Chelsea Transfer News: What's Next for Blues After Didier Drogba's Departure?
The Ivorian striker has made 341 appearances for Chelsea, finding the net on 157 occasions. His impressive goal-scoring tally includes 10 goals in 10 cup finals, making him a talismanic figure as Chelsea amassed three league titles, four FA Cups, two league cups and Champions League glory.
Amid the sadness, however, it is important for the Blues to look to the future.
Winning the European Cup may have been the final building block in the legacy Roman Abramovich planned to build when he purchased the club in June 2003, but the foundations that have supported the Blue empire now need to be rebuilt.
Despite achieving their greatest success, Chelsea are a club facing an uncertain future. They are in need of a permanent manager, a new stadium and fresh talent that can start a second age in Abramovich’s footballing empire.
Perhaps the most interesting talking point ahead of next season will be whether Fernando Torres is good enough to be Chelsea’s primary goal-scoring machine.
The £50 million Spaniard played more than 25 hours of competitive football without scoring last season, but he has slowly begun to rebuild his former reputation. Will Chelsea trust him to spearhead their attack next season? Or will they chose to heavily invest in a new striker?
Torres will not be the only beneficiary of Drogba’s departure.
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Daniel Sturridge may finally be given the chance to play in the centre of attack, as opposed to the wing, should Chelsea opt to play a game that will involve passing and moving. Such a change in philosophy could also benefit hot academy prospects such as Josh McEachran, Kevin de Bruyne and Lucas Piazón.
Of course, with Romelu Lukaku lurking in the squad the option is open for Chelsea to continue the style of play that has served them well over the Abramovich years. The young Belgian striker has seemingly everything in his artillery to be a replacement for Drogba—apart from experience.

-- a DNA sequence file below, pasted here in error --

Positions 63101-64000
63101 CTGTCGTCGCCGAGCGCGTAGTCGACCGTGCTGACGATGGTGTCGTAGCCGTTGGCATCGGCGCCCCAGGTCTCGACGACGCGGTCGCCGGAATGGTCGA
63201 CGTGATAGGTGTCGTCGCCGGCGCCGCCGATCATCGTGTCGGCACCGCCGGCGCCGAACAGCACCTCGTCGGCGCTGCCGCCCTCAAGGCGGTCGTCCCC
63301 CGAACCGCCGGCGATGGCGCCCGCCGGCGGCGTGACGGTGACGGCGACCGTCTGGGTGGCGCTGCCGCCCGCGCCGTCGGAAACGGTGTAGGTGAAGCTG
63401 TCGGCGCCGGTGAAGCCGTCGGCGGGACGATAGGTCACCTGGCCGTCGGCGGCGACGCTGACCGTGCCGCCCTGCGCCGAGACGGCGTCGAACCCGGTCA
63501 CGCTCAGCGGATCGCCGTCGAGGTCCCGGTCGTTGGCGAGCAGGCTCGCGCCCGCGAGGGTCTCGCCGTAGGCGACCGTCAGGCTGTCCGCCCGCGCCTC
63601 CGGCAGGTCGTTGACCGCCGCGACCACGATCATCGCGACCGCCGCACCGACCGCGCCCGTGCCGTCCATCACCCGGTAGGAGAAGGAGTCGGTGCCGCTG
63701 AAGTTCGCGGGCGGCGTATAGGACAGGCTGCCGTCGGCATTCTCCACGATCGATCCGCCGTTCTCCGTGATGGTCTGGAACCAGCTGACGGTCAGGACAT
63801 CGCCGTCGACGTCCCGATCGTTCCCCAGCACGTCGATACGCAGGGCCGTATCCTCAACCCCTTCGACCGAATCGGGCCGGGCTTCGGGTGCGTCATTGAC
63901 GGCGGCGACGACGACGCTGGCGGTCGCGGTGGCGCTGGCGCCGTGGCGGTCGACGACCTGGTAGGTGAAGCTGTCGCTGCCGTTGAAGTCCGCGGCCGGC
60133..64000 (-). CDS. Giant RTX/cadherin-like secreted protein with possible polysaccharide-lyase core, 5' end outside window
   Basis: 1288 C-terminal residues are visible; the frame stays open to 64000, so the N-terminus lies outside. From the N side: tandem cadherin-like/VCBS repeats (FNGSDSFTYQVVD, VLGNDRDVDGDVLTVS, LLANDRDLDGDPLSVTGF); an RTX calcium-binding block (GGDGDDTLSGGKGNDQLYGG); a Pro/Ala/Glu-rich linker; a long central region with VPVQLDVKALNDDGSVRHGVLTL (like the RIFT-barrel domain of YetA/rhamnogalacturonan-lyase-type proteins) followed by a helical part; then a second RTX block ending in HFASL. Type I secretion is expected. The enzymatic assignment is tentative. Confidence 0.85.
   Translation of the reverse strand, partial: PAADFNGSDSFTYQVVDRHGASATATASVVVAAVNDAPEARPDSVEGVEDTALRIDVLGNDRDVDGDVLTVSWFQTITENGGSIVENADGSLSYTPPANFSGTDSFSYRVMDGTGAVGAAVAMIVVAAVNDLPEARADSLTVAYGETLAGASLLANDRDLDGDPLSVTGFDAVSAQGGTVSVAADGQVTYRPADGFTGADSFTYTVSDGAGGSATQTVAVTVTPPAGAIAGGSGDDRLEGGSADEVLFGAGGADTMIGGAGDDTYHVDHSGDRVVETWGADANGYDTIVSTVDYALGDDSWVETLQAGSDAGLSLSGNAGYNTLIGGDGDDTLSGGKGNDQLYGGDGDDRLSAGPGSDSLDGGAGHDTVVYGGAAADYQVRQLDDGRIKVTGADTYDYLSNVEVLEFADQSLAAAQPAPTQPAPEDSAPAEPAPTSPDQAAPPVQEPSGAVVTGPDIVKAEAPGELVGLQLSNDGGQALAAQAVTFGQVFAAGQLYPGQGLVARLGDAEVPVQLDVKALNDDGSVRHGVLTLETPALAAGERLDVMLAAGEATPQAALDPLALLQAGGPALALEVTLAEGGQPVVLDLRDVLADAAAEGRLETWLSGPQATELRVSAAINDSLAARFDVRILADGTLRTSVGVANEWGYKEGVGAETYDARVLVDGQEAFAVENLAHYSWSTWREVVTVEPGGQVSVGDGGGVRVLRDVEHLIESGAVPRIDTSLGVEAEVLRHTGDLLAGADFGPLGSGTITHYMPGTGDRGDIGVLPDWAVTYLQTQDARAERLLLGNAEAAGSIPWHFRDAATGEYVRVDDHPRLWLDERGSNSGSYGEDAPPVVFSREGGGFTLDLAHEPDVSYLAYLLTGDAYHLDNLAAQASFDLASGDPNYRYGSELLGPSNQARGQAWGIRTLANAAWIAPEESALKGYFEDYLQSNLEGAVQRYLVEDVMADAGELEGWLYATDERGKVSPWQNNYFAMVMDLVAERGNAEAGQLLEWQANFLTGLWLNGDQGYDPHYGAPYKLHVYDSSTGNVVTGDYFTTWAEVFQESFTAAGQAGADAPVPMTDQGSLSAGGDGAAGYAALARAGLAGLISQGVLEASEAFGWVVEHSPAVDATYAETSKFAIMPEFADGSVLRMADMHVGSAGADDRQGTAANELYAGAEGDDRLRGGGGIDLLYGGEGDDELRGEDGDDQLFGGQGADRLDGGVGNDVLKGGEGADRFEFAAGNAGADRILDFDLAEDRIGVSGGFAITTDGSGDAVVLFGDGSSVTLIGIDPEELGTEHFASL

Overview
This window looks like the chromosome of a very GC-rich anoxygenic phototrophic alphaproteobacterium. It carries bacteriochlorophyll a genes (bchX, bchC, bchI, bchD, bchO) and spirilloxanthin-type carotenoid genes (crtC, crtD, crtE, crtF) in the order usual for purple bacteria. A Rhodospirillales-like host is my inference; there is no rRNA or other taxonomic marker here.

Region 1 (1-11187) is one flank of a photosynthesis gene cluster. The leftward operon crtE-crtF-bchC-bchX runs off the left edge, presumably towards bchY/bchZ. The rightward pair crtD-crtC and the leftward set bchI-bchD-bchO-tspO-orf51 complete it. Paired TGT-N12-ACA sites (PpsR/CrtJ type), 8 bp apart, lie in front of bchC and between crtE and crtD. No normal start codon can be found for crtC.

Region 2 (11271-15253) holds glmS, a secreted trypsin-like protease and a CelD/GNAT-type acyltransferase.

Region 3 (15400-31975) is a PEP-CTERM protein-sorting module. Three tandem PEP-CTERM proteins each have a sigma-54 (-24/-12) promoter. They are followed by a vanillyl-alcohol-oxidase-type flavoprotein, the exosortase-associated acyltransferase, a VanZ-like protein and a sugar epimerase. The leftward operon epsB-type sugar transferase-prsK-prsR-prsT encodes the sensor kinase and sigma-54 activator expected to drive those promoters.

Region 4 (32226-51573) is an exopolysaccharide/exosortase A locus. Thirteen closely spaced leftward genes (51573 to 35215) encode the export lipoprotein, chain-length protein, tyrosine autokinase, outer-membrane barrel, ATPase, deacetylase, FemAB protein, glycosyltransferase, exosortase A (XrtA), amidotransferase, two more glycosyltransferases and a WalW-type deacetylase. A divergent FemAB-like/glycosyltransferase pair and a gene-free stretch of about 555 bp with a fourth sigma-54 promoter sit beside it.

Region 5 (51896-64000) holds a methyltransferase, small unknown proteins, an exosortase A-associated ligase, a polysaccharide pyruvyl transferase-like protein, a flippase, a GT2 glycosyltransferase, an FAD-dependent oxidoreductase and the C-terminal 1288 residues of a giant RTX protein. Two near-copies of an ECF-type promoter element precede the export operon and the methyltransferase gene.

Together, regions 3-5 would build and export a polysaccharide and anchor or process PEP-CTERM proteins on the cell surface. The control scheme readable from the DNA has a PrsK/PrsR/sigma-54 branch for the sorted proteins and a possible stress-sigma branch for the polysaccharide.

If Chelsea wants to continue challenging for league glory, however, they will need to assemble a team that has more attacking menace.
The top five clubs in the Premier League all played an aggressive style of football this campaign, suggesting Chelsea’s philosophy may finally be out of date. Yes, they have won the Champions League, but a league campaign exposes weaknesses in a squad that a tournament does not. Chelsea cannot rest on their laurels.
Abramovich is seemingly aware of the need to imitate a Barcelona-esque style of football. The sport has evolved in recent seasons, but Chelsea’s attempts to keep up are personified in Andre Villas- Boas’ failed reign.
Despite the success of this season, change is a necessity. Chelsea’s current crop of players are either too old or technically not good enough for long-term success. A tactically astute manager is required as well as the arrival of a plethora of naturally gifted players.
Should Chelsea have offered Drogba a new contract?
In Roberto Di Matteo they have a talented, young manager whose dynamic talent on the pitch helped build Chelsea into the force they are today. He has the adoration of fans and players and his claim to the managerial seat is validated by all but the Chelsea hierarchy.
Signing players will be more difficult than appointing a permanent manager.
Winning European glory symbolises the end of the Chelsea old guard, but it could also be used to attract new talent and create a second generation of success at the club.
The next chapter will start without Drogba, but the gold star on their famous blue strip will be a permanent reminder of his remarkable performance in Munich.
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